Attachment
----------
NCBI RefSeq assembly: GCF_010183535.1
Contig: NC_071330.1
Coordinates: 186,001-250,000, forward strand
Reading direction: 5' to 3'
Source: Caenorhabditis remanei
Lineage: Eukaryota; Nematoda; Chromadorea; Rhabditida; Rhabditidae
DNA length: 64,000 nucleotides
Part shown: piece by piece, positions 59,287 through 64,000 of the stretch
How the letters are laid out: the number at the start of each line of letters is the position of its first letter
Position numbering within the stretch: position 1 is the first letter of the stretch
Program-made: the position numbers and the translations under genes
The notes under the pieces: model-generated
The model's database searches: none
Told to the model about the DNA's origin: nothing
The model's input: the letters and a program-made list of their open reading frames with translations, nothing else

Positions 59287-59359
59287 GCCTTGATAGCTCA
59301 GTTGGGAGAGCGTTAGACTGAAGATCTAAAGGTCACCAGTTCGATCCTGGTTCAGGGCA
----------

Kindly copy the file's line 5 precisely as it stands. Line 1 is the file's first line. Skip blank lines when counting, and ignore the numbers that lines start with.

Source: Caenorhabditis remanei